The Malta Independent 15 April 2021, Thursday

TMID Editorial: Tourism – Too early to think about June

Wednesday, 3 March 2021, 09:22 Last update: about 2 months ago

These past 12 months have taught us to be very careful with making predictions about how the Covid-19 pandemic will develop.

Many countries, including Malta, have made many mistakes in the way they tackled the onset of the disease, often taking hasty decisions which led to setbacks. There have been several occasions when lockdowns, restrictions and other measures were removed too early, with the result that the number of cases shot up again. This forced government to go back on their rulings.


It happened in Malta last May, when Prime Minister Robert Abela promised that we will be enjoying summer, only to have to eat his words when the situation got worse, very quickly. Since then, Malta has seen a steady rise in cases, which almost daily have reached the three figures while the number of active cases has remained on the higher side of 2,500 for several weeks.

We have also learnt that things change quickly too, and if there are some good signs in one week it does not necessarily follow that the second week will be even better. We have seen the R-factor – which measures the rate of transmission – yo-yoing below and above one. It is therefore very difficult to predict what will happen in a few days’ time, let alone a few weeks or months.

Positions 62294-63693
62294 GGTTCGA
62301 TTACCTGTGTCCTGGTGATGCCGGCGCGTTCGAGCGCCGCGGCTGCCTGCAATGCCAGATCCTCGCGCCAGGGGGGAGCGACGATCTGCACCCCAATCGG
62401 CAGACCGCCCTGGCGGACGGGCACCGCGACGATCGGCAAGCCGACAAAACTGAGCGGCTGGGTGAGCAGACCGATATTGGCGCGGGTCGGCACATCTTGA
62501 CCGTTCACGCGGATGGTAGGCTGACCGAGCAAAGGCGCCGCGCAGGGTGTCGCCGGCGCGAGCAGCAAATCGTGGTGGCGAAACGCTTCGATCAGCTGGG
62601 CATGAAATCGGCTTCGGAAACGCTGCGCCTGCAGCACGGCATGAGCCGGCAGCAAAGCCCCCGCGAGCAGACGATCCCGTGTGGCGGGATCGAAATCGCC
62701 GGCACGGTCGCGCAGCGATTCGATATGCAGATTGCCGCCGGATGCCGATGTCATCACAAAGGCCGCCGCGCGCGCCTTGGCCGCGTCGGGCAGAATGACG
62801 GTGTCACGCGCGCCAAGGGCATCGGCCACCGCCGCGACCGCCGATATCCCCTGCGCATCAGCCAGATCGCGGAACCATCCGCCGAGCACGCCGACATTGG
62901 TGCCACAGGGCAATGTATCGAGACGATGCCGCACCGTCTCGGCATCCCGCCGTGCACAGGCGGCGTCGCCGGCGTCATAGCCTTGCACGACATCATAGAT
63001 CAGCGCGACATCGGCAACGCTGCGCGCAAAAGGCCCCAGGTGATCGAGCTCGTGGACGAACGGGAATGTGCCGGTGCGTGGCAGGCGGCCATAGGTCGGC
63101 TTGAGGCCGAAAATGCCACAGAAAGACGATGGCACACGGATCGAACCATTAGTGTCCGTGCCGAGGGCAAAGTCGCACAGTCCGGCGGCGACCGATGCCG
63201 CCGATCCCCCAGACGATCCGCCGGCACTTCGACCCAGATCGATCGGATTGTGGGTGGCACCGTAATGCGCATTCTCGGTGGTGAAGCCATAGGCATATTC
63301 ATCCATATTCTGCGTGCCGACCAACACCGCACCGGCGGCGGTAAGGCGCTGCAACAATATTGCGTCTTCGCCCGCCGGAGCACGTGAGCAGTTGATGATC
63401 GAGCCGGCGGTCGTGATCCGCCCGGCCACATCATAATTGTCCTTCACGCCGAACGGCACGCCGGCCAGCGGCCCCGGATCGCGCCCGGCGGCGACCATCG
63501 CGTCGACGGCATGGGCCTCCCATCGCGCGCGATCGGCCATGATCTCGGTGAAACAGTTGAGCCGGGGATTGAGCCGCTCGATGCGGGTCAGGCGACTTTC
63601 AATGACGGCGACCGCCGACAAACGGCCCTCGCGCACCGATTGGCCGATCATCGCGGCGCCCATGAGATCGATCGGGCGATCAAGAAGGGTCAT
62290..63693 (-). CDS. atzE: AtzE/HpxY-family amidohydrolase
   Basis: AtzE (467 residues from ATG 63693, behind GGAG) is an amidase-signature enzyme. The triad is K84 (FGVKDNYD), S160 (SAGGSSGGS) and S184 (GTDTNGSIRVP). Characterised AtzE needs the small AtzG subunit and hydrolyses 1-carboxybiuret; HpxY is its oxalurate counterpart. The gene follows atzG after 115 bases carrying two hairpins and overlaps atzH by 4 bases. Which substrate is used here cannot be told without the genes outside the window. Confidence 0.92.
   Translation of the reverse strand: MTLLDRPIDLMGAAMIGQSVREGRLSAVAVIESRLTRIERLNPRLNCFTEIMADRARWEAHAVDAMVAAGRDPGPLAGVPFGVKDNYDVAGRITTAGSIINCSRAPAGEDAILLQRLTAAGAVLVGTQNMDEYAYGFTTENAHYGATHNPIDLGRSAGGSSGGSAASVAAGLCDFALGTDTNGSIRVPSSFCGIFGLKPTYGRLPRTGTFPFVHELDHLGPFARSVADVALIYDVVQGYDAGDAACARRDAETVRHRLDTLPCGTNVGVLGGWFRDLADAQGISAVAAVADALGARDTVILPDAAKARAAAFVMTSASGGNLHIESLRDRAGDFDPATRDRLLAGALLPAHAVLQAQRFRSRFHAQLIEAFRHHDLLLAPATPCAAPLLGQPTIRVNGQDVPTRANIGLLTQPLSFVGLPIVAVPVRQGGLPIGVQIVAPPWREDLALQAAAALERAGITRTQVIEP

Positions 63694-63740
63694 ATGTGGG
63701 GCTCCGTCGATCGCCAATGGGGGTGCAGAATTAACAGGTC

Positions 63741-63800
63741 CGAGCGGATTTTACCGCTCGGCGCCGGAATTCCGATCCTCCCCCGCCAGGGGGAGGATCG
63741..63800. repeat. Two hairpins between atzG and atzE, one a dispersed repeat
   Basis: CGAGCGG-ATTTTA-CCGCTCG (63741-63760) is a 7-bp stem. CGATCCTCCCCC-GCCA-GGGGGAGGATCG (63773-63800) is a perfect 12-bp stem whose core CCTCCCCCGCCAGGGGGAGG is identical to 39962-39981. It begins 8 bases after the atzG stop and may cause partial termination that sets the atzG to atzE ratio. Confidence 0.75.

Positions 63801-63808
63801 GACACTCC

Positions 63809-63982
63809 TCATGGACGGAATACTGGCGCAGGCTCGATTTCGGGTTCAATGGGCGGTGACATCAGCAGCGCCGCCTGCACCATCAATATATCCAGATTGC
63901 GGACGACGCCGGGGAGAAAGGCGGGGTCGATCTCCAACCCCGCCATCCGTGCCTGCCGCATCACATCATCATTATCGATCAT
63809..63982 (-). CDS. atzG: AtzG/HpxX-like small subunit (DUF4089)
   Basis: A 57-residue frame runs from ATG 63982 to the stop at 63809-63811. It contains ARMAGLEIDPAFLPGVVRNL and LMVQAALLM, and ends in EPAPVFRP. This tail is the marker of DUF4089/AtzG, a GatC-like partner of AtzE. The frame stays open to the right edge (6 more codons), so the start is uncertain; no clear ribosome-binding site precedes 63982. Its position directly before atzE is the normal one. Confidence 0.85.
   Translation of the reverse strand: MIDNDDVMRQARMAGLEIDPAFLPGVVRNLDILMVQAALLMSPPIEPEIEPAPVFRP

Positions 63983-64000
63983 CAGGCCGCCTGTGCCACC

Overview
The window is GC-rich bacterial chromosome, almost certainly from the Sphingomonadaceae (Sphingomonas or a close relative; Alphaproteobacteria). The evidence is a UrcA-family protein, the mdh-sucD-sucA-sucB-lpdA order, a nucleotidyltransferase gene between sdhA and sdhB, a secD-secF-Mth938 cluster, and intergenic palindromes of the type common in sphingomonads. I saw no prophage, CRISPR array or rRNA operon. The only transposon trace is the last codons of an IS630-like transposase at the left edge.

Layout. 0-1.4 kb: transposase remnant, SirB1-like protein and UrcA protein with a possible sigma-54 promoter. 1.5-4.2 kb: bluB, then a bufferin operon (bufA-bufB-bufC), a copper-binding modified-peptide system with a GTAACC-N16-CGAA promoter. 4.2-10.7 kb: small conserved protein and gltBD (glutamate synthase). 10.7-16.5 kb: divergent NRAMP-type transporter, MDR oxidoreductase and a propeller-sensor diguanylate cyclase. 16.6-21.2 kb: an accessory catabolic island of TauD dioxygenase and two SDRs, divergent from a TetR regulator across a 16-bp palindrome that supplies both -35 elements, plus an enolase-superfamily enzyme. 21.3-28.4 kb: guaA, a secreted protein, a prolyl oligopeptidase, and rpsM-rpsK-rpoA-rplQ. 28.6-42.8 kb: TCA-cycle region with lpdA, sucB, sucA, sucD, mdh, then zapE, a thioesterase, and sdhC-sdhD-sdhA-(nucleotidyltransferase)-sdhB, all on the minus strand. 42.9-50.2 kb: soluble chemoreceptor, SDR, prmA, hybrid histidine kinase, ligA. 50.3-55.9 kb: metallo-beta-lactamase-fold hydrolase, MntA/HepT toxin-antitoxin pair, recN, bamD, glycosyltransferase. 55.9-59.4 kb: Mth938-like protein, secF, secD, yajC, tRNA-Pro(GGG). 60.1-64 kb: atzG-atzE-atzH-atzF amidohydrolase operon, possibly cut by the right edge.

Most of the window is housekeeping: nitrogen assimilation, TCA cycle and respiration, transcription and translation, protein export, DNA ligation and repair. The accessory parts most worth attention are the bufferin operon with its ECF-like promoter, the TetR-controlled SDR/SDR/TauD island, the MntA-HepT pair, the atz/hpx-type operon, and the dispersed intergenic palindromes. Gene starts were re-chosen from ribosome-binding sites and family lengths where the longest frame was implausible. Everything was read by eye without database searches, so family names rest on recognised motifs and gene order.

This is why Tony Zahra, the president of the Malta Hotels and Restaurants Association – rightly – said that it is too early to predict whether Malta will be losing out from the UK tourist market if and when the UK eases restrictions in June.

First of all, one has to see how the UK government’s cautious lifting of restrictions will work out, and see whether the gradual reopening that will start in March will lead to the desired results to remove all measures by June.

Secondly, one will also have to see what the situation will be like in Malta too – because it would be futile for us if the UK eased all its restrictions but the Britons still shun Malta because the situation here is not good.

Added to this, fear of travelling related to Covid is still so much evident. Many people do not want to make long-term plans. The fact that many of the holidays that were scheduled for the last 12 months have had to be cancelled does not encourage people to plan their next trip, mostly because a country that seems relatively safe today might see a spike tomorrow and the situation changes quickly.

There are families who lost thousands of euros in pre-paid holidays which did not materialise, with hotels insisting that the money paid is retained by the hotel and “postponed” to be used at a later date, when the holiday can take place. But those who put off their holiday from 2020 to 2021, thinking that the Covid-19 pandemic would be over, have come to realise that it is likely that we will not see the end of it this year either.

It is therefore, as Zahra said, too early to speak about what the situation will be like in summer. Decisions need to be taken when the time comes.


  • don't miss